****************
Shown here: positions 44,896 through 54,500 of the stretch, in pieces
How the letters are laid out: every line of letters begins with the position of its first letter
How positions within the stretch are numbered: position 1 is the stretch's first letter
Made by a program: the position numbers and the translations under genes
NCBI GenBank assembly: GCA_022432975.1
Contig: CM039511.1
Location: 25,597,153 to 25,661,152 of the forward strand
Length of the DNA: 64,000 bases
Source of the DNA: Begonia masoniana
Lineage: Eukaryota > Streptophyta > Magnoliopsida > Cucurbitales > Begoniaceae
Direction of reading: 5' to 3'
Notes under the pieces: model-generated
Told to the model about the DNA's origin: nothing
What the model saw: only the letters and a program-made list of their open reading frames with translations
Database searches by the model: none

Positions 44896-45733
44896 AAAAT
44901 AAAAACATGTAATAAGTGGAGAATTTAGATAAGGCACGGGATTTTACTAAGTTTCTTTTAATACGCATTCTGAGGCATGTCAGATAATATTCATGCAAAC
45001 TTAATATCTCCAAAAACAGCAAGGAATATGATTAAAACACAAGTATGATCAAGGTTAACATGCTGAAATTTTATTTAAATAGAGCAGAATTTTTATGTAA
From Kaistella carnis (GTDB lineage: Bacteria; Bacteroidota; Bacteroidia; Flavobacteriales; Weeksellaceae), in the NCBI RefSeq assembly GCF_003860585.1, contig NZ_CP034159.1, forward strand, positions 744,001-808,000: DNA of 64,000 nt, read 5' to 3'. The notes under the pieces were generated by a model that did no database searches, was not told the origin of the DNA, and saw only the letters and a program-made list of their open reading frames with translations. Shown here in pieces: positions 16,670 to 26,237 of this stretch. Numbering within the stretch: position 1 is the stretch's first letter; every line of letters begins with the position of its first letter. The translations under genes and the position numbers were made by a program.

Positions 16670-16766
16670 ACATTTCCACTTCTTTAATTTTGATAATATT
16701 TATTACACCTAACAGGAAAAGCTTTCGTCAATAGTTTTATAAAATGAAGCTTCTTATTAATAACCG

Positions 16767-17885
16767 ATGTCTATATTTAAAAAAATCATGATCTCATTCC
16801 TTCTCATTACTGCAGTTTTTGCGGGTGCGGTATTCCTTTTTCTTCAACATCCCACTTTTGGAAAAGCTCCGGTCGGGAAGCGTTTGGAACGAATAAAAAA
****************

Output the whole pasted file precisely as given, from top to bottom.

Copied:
Shown here: positions 44,896 through 54,500 of the stretch, in pieces
How the letters are laid out: every line of letters begins with the position of its first letter
How positions within the stretch are numbered: position 1 is the stretch's first letter
Made by a program: the position numbers and the translations under genes
NCBI GenBank assembly: GCA_022432975.1
Contig: CM039511.1
Location: 25,597,153 to 25,661,152 of the forward strand
Length of the DNA: 64,000 bases
Source of the DNA: Begonia masoniana
Lineage: Eukaryota > Streptophyta > Magnoliopsida > Cucurbitales > Begoniaceae
Direction of reading: 5' to 3'
Notes under the pieces: model-generated
Told to the model about the DNA's origin: nothing
What the model saw: only the letters and a program-made list of their open reading frames with translations
Database searches by the model: none

Positions 44896-45733
44896 AAAAT
44901 AAAAACATGTAATAAGTGGAGAATTTAGATAAGGCACGGGATTTTACTAAGTTTCTTTTAATACGCATTCTGAGGCATGTCAGATAATATTCATGCAAAC
45001 TTAATATCTCCAAAAACAGCAAGGAATATGATTAAAACACAAGTATGATCAAGGTTAACATGCTGAAATTTTATTTAAATAGAGCAGAATTTTTATGTAA
From Kaistella carnis (GTDB lineage: Bacteria; Bacteroidota; Bacteroidia; Flavobacteriales; Weeksellaceae), in the NCBI RefSeq assembly GCF_003860585.1, contig NZ_CP034159.1, forward strand, positions 744,001-808,000: DNA of 64,000 nt, read 5' to 3'. The notes under the pieces were generated by a model that did no database searches, was not told the origin of the DNA, and saw only the letters and a program-made list of their open reading frames with translations. Shown here in pieces: positions 16,670 to 26,237 of this stretch. Numbering within the stretch: position 1 is the stretch's first letter; every line of letters begins with the position of its first letter. The translations under genes and the position numbers were made by a program.

Positions 16670-16766
16670 ACATTTCCACTTCTTTAATTTTGATAATATT
16701 TATTACACCTAACAGGAAAAGCTTTCGTCAATAGTTTTATAAAATGAAGCTTCTTATTAATAACCG

Positions 16767-17885
16767 ATGTCTATATTTAAAAAAATCATGATCTCATTCC
16801 TTCTCATTACTGCAGTTTTTGCGGGTGCGGTATTCCTTTTTCTTCAACATCCCACTTTTGGAAAAGCTCCGGTCGGGAAGCGTTTGGAACGAATAAAAAA